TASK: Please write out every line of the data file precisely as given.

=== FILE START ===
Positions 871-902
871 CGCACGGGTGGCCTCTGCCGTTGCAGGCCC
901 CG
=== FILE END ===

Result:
Positions 871-902
871 CGCACGGGTGGCCTCTGCCGTTGCAGGCCC
901 CG